Northern Lights charters another CO2 tanker to K Line

The Northern Lights joint venture, which also cooperates with the German shipping company Bernhard Schulte, has found a charterer for its third CO2 tanker, the Japanese K Line.

Northern Lights announced today that it has signed bareboat charter and time charter agreements with the Japanese shipping group Kawasaki Kisen Kaisha (K Line) for the management of its third CO2 vessel under construction[ds_preview].

The Northern Lights fleet for planned or under construction vessels now comprises four vessels following the latest newbuilding announcement by Bernhard Schulte. Delivery is scheduled to start this year. The first two of the 7,500 m³ vessels are also sailing under K-Line charter.

Northern Lights gets four ships

Northern Lights, founded by Shell, TotalEnergies and Equinor, aims to provide transportation to Northern Lights’ CO2 terminal in Øygarden, Norway, for customers in Norway, Denmark and the Netherlands. From there, the CO2 is to be injected by pipeline “for safe and permanent storage” in an offshore reservoir 2,600 meters below the seabed. Børre Jacobsen, Managing Director of Northern Lights, has now said that over 400,000 tons of CO2 will be transported each year.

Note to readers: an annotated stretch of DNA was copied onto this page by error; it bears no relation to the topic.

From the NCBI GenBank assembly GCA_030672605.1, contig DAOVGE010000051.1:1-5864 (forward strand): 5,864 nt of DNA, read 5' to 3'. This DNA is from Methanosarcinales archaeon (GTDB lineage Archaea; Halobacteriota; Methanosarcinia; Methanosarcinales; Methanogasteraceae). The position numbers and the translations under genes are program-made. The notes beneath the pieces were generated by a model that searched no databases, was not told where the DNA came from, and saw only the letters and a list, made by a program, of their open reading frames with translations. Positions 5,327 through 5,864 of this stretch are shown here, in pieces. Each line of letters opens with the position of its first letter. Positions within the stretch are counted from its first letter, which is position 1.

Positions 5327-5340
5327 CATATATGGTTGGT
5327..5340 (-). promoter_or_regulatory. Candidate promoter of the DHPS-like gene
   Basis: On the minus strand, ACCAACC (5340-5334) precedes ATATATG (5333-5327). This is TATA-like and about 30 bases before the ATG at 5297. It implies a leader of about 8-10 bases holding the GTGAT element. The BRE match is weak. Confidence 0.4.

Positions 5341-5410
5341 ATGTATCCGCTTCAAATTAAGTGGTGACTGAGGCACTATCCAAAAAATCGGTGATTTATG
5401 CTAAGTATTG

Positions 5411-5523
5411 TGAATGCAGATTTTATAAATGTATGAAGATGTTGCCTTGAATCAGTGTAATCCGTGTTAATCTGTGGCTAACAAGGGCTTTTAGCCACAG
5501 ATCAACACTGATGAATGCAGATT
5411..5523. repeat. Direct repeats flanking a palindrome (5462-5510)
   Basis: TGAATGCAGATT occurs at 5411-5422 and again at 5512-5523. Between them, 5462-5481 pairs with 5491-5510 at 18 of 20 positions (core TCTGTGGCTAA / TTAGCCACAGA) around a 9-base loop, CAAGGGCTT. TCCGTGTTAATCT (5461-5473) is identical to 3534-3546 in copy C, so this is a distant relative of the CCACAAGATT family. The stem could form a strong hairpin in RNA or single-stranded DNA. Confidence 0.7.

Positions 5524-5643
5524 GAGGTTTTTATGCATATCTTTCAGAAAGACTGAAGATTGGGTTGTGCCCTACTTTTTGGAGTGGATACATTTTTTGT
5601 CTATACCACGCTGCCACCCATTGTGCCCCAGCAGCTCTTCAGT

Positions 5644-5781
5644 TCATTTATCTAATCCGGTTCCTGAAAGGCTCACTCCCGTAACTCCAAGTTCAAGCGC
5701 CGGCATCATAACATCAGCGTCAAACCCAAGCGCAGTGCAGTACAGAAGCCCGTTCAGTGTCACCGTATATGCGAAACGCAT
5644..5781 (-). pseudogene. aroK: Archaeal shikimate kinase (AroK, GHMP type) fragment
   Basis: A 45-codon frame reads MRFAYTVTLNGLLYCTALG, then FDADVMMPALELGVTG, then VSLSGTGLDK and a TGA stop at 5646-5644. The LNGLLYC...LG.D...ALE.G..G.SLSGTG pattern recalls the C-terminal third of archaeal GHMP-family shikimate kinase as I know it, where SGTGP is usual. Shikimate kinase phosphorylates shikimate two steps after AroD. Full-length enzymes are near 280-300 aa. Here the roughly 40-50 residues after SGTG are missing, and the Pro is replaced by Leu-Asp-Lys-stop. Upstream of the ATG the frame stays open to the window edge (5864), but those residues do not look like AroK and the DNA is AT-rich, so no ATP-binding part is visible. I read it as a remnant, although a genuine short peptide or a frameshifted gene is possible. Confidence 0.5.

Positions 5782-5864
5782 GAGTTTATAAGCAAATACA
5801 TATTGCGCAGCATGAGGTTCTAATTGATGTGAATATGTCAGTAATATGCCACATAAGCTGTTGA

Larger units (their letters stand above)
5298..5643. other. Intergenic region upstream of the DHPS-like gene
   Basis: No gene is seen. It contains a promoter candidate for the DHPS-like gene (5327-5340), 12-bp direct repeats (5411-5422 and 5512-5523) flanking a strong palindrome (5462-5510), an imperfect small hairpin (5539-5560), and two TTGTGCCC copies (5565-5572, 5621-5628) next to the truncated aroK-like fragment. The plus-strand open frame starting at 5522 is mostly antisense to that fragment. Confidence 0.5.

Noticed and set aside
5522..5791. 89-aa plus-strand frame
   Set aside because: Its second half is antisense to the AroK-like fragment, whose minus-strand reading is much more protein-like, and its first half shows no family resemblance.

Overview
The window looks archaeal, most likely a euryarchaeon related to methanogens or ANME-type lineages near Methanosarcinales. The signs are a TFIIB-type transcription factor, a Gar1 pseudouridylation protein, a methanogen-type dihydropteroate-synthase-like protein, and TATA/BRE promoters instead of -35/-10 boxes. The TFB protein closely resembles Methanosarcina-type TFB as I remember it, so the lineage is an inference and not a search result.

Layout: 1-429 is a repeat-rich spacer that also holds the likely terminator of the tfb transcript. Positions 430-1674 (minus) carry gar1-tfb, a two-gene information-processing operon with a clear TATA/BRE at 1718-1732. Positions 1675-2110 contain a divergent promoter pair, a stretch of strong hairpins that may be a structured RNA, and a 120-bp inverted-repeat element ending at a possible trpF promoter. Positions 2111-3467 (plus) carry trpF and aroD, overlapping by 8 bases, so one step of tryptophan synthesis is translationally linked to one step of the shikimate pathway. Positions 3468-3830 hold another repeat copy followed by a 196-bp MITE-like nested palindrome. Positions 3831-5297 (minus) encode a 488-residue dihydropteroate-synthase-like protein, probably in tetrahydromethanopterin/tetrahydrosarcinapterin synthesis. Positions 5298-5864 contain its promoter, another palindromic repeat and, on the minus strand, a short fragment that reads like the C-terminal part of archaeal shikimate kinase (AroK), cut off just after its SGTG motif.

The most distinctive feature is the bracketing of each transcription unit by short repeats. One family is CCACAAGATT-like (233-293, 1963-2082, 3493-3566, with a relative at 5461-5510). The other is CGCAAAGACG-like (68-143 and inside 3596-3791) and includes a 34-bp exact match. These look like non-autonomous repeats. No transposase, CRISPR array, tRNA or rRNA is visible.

K Line is now working on concrete specifications and an “operations manual” and is cooperating with parties such as terminal operators and port authorities on the novel CCS project. At the same time, a training program for the crew is being implemented to ensure safe and reliable operation.

The main fuel for the ships will be LNG. In combination with other technologies such as wind-assisted rotor sails and air lubrication, the vessels are expected to have a CO2 footprint around 34% lower than conventionally powered vessels.

Ship details

  • Capacity: 7,500 m³ liquid CO2
  • Two cylindrical cargo tanks
  • Length: 130 m
  • Transport conditions: maximum pressure of 19 bar(g) and minimum temperature of -35°C
  • 34% lower CO2 footprint than ships using conventional fuel
  • LNG dual fuel, wind-assisted rotor sail and air lubrication

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